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Gaza’s Economy Is Reaching Rock Bottom

Gaza’s Economy Is Reaching Rock Bottom And Needs A ‘Kick-Start’ – Un Food Agency

New York, Aug 28 2006

Describing growing poverty and destitution in Gaza, the United Nations food agency today called for the economy to be given a “firm kick-start,” warning that its own food assistance to the territory was only a temporary solution to the problem of declining livelihoods and nutrition.

“The economy is really reaching rock bottom. Industries which were once the backbone of Gaza’s economy and food system, such as the agriculture and fishing industries, are suffocated by the current situation and risk losing all viability,” said Arnold Vercken, World Food Programme (<"">WFP) Country Director in the occupied Palestinian territory.

“WFP food assistance is acting as a band aid in an attempt to prevent a further decline of livelihoods and nutrition among the poorest. Any improvement in the current humanitarian situation would only occur if Gaza’s economy were given a firm kick-start.”

Gaza’s infrastructure lies crippled, affecting the lives of the 1.4 million population on a daily basis, WFP said, adding that power and water supplies remain low and unreliable.

Farmers have been heavily affected by sporadic closures which have cut the agricultural cycle, limiting supply of vital inputs and isolating the Gaza market from external trade. No exported goods left the Gaza Strip in July. The fishing industry – already in a steep decline due to restricted waters and pollution – has been paralyzed by a total closure of the Gaza coastline since 25 June.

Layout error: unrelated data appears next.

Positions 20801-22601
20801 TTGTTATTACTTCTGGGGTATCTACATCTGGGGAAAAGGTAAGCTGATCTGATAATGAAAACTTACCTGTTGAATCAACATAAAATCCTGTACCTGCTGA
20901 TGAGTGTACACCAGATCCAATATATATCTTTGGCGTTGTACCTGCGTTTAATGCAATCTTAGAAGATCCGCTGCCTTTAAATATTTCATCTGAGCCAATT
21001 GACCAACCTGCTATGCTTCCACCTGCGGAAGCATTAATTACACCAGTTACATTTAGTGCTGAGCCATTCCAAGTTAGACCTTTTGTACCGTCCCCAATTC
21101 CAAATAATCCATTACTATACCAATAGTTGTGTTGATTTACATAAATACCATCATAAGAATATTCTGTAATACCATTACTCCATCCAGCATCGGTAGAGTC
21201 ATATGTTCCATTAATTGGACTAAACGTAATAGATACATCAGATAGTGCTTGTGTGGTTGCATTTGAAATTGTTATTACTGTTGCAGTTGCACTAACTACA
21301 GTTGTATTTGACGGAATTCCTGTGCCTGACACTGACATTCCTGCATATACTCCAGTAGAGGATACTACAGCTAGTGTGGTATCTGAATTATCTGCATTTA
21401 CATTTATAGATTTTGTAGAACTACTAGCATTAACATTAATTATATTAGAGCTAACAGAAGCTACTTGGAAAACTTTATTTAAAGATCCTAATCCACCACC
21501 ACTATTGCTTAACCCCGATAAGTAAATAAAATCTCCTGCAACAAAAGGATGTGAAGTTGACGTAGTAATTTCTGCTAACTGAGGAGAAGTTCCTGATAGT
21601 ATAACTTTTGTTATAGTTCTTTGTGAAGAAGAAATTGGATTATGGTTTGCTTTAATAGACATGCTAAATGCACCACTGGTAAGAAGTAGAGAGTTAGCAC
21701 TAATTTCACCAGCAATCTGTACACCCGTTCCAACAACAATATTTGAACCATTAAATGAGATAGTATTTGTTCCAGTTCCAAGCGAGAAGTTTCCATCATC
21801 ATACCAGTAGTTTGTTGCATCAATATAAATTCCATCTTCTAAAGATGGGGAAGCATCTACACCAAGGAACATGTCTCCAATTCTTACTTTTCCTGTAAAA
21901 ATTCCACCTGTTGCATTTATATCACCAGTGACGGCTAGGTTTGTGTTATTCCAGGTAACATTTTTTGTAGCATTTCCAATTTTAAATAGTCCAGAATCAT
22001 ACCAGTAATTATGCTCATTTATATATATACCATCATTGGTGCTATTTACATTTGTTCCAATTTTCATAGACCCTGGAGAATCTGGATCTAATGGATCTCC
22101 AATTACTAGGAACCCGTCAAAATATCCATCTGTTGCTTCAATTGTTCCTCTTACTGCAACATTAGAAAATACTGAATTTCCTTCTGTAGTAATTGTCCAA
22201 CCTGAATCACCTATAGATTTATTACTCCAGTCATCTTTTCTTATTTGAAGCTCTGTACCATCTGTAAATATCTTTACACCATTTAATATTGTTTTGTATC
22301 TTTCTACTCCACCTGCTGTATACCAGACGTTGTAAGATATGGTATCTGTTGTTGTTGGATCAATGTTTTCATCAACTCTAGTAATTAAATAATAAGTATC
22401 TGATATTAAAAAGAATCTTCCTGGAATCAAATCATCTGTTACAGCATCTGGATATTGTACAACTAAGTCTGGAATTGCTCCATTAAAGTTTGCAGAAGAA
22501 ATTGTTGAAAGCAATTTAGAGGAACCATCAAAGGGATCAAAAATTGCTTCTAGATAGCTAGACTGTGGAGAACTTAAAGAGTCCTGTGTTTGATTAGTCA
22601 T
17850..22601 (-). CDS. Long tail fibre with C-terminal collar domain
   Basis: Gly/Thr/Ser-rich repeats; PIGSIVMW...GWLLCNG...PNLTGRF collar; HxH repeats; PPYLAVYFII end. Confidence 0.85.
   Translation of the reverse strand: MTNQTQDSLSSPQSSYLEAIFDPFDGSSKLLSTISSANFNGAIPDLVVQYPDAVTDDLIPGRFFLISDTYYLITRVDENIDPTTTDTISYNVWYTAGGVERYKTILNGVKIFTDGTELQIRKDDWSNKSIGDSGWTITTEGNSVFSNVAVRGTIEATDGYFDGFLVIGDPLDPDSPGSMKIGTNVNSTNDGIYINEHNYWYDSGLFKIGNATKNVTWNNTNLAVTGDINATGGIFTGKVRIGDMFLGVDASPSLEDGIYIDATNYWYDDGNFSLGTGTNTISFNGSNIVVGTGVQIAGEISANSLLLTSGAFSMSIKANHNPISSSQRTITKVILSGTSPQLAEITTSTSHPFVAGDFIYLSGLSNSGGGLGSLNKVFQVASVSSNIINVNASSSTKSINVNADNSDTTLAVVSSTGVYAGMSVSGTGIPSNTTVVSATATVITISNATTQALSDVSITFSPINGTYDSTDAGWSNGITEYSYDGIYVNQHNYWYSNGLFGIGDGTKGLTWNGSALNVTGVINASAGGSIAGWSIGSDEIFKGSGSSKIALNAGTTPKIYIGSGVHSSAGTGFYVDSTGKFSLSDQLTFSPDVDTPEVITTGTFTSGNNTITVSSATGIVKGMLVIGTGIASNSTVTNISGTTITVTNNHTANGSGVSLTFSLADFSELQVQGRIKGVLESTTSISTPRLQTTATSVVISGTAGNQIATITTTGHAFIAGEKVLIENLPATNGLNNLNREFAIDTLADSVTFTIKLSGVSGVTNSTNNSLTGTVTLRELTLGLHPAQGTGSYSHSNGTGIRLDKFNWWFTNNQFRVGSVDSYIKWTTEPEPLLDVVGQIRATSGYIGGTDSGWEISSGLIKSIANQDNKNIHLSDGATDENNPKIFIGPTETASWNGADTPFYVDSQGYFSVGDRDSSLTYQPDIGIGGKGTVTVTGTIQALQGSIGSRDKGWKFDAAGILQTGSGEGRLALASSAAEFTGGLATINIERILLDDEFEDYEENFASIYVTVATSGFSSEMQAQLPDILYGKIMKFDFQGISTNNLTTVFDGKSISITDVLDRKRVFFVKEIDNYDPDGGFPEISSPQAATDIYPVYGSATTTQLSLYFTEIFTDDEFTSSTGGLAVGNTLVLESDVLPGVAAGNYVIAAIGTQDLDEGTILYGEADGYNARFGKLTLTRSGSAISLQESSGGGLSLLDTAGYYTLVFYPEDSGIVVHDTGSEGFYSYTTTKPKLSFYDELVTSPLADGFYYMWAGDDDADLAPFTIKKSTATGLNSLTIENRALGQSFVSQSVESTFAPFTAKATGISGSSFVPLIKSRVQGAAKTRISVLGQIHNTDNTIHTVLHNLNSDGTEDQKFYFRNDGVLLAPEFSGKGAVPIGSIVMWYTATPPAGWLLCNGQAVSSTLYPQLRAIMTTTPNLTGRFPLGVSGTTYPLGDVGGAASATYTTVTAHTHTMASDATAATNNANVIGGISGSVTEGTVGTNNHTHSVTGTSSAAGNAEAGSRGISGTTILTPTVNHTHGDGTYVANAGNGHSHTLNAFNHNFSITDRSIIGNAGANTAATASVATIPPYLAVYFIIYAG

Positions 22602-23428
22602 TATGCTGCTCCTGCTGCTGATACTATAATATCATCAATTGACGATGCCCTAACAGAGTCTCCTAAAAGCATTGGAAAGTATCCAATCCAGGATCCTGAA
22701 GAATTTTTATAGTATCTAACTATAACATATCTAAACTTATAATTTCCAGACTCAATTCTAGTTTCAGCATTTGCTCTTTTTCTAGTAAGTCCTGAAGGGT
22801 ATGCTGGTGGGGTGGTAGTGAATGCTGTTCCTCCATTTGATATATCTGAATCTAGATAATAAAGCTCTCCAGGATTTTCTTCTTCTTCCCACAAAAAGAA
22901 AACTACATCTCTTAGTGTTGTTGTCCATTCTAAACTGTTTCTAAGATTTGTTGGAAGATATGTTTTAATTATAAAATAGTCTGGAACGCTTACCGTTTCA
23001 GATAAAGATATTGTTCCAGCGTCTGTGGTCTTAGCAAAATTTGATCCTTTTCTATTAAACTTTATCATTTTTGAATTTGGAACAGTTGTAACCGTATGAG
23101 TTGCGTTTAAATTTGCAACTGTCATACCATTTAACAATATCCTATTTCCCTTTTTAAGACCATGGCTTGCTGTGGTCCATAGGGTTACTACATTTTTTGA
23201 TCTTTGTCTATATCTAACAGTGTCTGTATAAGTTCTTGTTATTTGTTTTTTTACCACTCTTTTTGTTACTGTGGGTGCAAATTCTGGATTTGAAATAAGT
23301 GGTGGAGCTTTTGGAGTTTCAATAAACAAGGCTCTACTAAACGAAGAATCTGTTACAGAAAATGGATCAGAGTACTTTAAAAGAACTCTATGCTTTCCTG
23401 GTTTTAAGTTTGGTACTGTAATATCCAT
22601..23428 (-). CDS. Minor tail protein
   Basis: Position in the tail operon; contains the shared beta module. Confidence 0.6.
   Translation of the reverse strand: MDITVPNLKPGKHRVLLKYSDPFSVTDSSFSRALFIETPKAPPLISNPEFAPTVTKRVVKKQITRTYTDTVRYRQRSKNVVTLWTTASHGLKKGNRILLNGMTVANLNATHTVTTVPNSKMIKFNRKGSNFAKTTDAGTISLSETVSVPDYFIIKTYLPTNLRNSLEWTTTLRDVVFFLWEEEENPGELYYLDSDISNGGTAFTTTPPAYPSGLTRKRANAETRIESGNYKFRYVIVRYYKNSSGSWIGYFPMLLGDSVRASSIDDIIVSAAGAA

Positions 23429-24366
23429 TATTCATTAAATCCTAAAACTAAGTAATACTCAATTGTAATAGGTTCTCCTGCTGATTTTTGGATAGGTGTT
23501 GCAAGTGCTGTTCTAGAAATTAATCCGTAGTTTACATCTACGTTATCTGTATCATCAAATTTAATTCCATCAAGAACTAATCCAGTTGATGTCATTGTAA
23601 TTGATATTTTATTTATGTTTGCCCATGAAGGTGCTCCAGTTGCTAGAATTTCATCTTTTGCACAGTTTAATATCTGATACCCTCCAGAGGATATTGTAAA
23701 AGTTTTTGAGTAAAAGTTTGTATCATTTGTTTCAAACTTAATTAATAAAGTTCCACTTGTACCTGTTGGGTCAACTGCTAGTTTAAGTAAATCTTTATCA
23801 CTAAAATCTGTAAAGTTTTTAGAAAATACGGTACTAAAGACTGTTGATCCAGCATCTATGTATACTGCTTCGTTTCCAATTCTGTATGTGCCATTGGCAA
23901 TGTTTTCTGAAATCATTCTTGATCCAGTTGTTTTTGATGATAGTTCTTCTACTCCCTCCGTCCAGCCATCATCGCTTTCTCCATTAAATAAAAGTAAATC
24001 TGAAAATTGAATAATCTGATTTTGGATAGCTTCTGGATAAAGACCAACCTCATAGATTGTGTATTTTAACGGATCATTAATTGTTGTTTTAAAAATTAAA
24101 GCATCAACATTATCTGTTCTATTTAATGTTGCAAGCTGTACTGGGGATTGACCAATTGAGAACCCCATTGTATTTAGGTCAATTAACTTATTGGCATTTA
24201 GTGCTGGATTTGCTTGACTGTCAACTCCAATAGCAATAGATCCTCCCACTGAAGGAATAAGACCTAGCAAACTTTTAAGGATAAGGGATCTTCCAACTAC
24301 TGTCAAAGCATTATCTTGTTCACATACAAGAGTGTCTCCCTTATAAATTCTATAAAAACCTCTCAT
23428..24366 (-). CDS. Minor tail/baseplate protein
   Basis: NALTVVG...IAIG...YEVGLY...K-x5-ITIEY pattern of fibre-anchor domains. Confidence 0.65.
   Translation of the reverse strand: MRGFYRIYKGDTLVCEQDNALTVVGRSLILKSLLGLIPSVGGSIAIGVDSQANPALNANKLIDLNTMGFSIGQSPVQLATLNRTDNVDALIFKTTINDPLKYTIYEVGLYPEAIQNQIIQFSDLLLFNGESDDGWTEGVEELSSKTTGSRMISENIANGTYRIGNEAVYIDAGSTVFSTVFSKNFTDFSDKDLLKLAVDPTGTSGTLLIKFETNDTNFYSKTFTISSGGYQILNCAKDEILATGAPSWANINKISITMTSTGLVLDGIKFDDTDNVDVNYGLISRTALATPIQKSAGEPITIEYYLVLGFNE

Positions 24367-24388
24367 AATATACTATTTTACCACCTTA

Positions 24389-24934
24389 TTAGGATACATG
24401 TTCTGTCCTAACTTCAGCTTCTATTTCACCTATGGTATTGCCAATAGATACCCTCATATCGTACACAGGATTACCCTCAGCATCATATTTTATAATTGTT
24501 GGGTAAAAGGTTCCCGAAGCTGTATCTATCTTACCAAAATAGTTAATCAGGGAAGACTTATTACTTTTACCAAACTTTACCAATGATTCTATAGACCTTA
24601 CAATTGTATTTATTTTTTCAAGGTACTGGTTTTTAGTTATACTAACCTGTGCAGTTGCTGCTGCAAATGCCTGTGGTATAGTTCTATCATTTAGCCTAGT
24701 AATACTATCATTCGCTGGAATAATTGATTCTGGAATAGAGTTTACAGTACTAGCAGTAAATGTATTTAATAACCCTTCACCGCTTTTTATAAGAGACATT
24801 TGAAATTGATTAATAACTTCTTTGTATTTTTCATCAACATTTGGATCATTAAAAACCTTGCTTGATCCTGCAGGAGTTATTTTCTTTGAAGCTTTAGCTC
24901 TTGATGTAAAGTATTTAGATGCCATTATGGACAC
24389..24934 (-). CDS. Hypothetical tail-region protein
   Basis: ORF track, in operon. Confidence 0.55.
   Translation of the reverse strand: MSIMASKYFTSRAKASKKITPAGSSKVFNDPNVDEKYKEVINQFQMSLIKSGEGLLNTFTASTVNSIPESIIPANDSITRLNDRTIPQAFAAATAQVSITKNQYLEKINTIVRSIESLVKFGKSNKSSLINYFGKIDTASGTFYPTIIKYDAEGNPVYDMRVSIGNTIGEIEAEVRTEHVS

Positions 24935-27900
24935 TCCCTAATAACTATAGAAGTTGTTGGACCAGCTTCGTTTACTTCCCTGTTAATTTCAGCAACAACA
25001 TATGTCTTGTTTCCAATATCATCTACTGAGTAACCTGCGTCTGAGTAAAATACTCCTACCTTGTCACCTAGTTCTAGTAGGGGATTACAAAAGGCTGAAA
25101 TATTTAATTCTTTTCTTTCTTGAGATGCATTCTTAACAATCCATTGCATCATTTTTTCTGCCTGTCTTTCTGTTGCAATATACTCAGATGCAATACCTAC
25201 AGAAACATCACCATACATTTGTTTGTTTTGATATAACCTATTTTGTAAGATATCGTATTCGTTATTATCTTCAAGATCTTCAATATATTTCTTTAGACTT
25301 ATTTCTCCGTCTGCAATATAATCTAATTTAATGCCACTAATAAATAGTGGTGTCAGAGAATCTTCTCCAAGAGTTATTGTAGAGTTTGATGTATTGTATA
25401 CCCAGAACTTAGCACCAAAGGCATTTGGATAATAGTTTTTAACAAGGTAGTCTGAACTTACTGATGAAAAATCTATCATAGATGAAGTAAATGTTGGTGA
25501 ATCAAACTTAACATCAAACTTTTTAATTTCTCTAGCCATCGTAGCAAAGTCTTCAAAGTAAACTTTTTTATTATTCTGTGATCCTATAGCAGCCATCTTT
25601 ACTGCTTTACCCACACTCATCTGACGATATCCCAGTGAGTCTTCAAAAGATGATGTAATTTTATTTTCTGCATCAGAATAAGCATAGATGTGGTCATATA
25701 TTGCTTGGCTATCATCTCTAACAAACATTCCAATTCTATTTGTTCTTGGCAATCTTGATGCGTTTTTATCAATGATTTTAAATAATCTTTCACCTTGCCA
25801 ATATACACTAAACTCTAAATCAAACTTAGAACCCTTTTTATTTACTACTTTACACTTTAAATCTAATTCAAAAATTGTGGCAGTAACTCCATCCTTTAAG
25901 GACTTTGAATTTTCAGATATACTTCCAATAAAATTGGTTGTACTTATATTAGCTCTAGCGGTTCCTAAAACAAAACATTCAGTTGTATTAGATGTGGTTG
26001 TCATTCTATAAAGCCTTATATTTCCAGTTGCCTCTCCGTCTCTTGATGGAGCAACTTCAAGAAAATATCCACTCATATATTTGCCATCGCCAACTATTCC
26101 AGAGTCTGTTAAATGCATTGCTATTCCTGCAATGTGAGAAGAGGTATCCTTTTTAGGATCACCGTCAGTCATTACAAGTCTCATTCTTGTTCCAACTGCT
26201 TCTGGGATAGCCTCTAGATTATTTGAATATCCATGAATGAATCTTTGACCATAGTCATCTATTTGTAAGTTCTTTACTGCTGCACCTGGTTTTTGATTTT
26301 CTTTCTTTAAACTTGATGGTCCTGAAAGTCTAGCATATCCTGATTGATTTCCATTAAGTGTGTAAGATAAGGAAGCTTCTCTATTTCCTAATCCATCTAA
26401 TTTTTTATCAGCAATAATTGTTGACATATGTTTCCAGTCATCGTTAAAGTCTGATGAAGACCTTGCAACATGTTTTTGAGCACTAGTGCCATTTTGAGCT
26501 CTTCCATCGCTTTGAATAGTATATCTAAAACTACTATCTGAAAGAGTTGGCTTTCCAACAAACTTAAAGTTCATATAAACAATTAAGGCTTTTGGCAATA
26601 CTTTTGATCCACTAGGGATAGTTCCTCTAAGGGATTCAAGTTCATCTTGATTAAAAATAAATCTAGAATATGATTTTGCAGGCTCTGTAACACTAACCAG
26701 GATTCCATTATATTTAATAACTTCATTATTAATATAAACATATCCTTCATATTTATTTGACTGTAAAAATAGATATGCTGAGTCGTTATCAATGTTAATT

WFP’s is the latest warning from the UN about the deteriorating situation in Gaza in less than a week, and the agency also said that the situation in Lebanon must not be allowed to overshadow this.

“Some 70 percent of Gaza’s population are food insecure and the vast majority are dependant on assistance from the United Nations to cover their basic needs.”

WFP has responded to the rising poverty by increasing the number of people assisted to 220,000 from 160,000, it said, adding that over a six-week period from 1 July to 15 August, some 5,000 tons of food had been transported into Gaza.

WFP faces such severe funding shortfalls that it has received only 44 per cent of the $103 million it requires in its current two-year operation in the Palestinian territory, launched in September 2005.


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